185. In broad strokes, the studies seem to indicate that poverty declined from beginning of the 1970s to late 1980s but has been on a rising trend since then. Although many of the studies are not strictly comparable, the conclusions seem to be that: (a) poverty rates were higher in 1969/70 than in 1963/64; (b) between 1969/70 and 1979 poverty declined in both rural and urban areas; (c) this decline continued until 1986/87; and (d) since 1992/93 there has been a gradual rise in poverty. The preliminary data sets from recent surveys also indicate that poverty is on the rise.

D. Broader Poverty Measures

186. As the definition of poverty has grown in scope, more indicators of poverty have been suggested instead of just looking at the income, or consumption. There is a need for indicators to measure aspects of poverty such as inequality, economic opportunity, health, nutritional status, vulnerability, discrimination based on gender, ethnicity, or race, and empowerment/voice.

Income inequality

187. Although the head count index is the most widely used measure of poverty, it is insensitive to changes in extent of poverty. Income inequality measures attempt to measure the extent of poverty. Why do we care about income inequality? The first reason is that rising inequality would explain why rampant poverty may persist despite robust economic growth. It suggests that policies are not benefiting the poorest sections of the population. Rising inequality can also make problem of poverty even more acute.

188. The most common income based measures of inequality are the Gini coefficient82, percent shares of income (lowest 10 percent and highest 10 percent), and the FGT Index (described earlier). Gini coefficients for various years when the HIESs were conducted are presented in Table IV-2. In the 1960’s there seems to have been a decline in income equality in both rural and urban areas. Generally, in 1970s there seems to be an overall worsening of income inequality, followed by a reversal of the trend in 1980s. The trend is more uncertain for the l990s but there seems to be a gradual rise.

Table IV-2Pakistan: Income Distribution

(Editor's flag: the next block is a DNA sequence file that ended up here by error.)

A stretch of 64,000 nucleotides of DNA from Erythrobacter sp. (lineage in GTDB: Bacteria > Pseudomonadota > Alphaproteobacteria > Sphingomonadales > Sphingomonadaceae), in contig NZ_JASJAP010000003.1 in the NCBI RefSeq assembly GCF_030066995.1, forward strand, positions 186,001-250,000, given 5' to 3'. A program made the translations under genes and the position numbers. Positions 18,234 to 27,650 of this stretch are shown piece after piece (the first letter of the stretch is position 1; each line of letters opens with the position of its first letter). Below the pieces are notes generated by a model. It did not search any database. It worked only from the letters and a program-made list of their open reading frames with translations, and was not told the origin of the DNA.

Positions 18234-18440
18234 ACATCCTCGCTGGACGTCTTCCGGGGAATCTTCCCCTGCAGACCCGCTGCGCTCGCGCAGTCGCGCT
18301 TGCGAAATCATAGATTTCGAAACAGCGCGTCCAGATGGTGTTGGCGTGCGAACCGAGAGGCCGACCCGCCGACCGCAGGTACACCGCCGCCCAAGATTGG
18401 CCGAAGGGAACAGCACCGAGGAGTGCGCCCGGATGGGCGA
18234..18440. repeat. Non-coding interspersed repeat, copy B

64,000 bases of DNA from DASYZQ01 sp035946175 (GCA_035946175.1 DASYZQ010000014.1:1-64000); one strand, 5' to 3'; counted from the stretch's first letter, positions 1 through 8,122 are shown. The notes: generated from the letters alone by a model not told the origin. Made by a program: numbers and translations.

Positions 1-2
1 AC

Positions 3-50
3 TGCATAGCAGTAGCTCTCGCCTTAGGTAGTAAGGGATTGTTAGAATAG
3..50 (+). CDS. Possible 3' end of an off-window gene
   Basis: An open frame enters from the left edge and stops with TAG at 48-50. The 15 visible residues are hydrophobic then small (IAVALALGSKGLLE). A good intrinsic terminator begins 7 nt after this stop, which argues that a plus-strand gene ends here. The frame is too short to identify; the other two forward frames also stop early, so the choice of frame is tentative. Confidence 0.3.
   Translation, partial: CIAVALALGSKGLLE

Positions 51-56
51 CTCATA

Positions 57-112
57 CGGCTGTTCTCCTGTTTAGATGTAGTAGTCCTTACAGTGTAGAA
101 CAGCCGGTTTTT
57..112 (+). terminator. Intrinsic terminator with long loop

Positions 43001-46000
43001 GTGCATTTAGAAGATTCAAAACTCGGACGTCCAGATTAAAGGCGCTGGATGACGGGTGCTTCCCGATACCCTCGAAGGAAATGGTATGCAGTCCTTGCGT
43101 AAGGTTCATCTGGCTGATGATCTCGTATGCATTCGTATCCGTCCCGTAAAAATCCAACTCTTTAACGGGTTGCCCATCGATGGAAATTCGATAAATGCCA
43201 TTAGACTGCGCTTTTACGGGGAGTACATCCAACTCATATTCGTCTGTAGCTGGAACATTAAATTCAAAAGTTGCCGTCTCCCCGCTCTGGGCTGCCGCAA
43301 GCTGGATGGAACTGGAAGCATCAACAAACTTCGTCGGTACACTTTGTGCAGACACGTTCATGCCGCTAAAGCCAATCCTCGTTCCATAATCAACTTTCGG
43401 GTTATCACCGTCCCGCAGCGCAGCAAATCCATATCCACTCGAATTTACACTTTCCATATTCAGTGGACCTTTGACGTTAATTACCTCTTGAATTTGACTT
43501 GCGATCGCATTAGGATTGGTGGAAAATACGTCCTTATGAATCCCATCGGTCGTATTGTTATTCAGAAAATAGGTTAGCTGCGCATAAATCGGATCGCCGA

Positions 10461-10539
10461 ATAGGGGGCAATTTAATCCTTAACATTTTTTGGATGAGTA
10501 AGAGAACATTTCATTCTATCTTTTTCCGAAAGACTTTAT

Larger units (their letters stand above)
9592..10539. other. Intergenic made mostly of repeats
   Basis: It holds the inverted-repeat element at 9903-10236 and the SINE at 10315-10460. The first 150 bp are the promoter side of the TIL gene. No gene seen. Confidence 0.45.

YearGini Coefficient
TotalRuralUrban
1963/640.3550.3480.368
1966/670.3510.3140.388
1968/690.3280.2930.370
1969/700.330.2950.361
1970/710.3260.2730.359
1971/720.3440.3090.381
1978/790.3750.3190.380
1984/850.4280.3450.379
1985/860.3550.3300.354
1986/870.3460.3120.357
1987/880.3480.3070.366
1990/910.4070.4100.390
1992/930.3900.3670.384
Source: HIES, Various Year (Jaffri, 1999)
Source: HIES, Various Year (Jaffri, 1999)

189. The measures mentioned above are based on income distribution but since Pakistan is primarily an agriculture-based economy, another variable that can be used to gauge the trend in inequality is the distribution of land. Table IV-3, replicated from Jafri and Khattak (1995), shows a worsening of the inequality in distribution of land. Farm holdings of greater than 50 acres accounted for 23.8 percent of the land in 1990 as opposed to only 8.3 percent in 1981. Income inequality can be used to illustrate an important point regarding use of socioeconomic indicators to measure different aspects of poverty.

Table IV-3.Pakistan: Distribution of Land (1981 and 1990)
Farm Size

(acres)
Number of FarmsPercentage of
(In thousands)FarmsArea
198119901981199019811990
<51384.12404.134.147.47.111.2
5 to 2523022322.356.745.852.149.2
26 to 50358.3237.58.84.732.515.8
Over 5013.9106.90.32.18.423.8
Source: Agriculture Census Organization, Agriculture Census 1981 and 1990
Source: Agriculture Census Organization, Agriculture Census 1981 and 1990

190. Trends in poverty are very sensitive to choice of indicators. For example although the distribution of land statistics suggest that inequality worsened between 1981 and 1990. The Gini coefficients from the intervening period 1984/85 to 1987/88 showed that income inequality has actually improved.

Access to credit